• country/region of registration;
  • description of goods and/or services that corresponds to the goods and/or services for which the mark is protected, and corresponding international class(es);
  • status of the trademark holder (e.g., owner, licensee, assignee); and
  • the full name, business organization type (e.g., LLC or Inc.), address and contact information for the trademark holder.

To opt in to the sunrise registration periods (discussed below), the trademark holder must also submit a signed declaration of use and a single sample of proof of use of the mark. Registration for court-validated marks or for marks protected by statute or treaty requires similar information, but instead of registration information, the trademark holder should submit details pertaining to, and copies of, the relevant court order, statute or treaty. The Clearinghouse will verify the information provided by trademark holders and maintain a depository of trademark information for use by gTLD operators.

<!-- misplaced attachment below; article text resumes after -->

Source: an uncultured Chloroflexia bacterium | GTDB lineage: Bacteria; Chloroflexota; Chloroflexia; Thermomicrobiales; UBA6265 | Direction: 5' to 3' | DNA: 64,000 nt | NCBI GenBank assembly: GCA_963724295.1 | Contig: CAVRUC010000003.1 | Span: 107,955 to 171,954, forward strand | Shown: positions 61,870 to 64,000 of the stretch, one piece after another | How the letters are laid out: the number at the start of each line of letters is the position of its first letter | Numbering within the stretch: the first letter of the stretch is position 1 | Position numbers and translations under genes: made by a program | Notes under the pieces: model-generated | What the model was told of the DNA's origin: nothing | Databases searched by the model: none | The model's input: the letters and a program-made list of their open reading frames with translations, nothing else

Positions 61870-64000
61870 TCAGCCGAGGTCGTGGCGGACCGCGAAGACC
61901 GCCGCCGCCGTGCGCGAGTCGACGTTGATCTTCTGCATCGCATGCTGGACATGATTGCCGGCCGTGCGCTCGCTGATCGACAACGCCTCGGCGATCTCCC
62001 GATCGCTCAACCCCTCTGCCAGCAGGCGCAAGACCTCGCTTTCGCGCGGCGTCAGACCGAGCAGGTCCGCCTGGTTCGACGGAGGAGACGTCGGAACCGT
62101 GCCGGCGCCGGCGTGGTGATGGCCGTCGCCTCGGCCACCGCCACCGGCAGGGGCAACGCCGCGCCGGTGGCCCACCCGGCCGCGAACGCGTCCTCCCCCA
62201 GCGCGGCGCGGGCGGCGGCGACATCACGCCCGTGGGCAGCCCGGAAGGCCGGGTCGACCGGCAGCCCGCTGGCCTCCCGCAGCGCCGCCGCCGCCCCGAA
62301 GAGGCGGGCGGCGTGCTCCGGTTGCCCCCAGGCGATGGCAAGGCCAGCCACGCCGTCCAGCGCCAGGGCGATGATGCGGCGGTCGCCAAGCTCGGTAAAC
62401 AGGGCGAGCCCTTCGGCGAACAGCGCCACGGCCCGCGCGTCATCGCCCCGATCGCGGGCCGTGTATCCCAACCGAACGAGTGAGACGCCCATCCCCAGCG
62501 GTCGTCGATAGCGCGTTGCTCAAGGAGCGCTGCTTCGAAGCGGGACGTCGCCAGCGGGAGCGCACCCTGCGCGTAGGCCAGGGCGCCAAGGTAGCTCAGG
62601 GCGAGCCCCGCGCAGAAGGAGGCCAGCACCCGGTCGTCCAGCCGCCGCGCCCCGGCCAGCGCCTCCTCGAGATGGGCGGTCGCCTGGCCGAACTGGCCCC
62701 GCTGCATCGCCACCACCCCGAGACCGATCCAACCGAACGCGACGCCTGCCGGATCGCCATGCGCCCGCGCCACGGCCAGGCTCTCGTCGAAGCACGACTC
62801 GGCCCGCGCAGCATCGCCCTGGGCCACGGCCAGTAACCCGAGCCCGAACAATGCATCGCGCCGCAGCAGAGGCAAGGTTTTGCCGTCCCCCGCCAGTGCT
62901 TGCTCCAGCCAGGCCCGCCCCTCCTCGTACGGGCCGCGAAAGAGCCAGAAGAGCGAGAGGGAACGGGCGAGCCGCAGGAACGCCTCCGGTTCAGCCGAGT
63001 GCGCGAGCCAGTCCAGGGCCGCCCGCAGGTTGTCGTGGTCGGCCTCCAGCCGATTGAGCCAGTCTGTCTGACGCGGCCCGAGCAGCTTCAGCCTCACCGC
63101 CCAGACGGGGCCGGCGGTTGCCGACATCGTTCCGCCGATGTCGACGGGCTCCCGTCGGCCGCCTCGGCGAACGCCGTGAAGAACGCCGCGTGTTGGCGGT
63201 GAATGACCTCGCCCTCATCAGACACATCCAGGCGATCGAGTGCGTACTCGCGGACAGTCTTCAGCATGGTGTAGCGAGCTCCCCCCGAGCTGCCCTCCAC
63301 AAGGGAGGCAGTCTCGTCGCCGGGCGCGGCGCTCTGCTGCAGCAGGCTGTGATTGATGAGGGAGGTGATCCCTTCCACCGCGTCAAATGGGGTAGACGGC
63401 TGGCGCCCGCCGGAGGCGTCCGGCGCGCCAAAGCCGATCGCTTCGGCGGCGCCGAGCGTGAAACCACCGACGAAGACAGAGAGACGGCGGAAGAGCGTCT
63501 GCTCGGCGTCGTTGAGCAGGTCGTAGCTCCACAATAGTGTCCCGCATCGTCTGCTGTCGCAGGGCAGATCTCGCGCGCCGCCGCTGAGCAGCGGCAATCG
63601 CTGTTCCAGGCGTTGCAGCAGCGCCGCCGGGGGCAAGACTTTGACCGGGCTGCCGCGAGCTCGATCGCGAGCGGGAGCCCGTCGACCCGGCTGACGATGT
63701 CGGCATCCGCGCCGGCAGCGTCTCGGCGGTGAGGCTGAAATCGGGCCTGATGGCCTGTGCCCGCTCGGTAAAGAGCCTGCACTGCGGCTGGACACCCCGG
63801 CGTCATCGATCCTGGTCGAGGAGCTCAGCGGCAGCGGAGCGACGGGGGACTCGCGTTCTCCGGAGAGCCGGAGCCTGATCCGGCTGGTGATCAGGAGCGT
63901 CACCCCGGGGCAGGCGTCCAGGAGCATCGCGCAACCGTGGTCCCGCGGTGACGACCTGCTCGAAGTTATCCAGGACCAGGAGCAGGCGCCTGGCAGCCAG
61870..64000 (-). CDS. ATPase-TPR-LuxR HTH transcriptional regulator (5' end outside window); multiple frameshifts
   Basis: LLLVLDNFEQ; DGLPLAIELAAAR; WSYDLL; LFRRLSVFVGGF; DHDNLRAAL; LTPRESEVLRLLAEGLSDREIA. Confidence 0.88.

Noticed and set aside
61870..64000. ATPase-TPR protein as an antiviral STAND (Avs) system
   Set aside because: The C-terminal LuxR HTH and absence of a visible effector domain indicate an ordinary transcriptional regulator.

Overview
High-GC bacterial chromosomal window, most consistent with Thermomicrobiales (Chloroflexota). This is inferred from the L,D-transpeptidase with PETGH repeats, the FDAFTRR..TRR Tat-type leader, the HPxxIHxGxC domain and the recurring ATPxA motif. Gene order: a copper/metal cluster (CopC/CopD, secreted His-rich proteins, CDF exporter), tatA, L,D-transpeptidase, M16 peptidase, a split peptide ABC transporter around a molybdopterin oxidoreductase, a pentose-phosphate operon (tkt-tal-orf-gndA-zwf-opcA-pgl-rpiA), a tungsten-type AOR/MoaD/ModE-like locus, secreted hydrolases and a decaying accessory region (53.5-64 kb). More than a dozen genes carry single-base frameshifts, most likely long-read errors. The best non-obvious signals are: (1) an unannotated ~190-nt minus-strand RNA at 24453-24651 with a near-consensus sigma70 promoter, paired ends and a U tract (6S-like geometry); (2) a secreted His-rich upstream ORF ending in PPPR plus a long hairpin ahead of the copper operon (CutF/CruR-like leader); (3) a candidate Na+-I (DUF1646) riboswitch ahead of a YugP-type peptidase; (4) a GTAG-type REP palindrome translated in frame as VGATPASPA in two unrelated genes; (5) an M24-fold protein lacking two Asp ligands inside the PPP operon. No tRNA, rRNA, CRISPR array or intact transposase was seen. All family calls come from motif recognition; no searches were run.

The Clearinghouse charges $145 to register one mark for one year, $435 for three years and $725 for five years. Volume discounts are available based upon a point system discussed on the following webpage: http://trademark-clearinghouse. com/content/new-fee-structure.

There is no deadline for registering a mark with the Clearinghouse; however, it is not clear how long the registration process will take. Accordingly, it is recommended that trademark owners start the process as early as possible to insure registration before the new gTLDs launch and to take advantage of the available sunrise registration periods discussed below.

Sunrise Registration – Priority Registration for Clearinghouse Registrants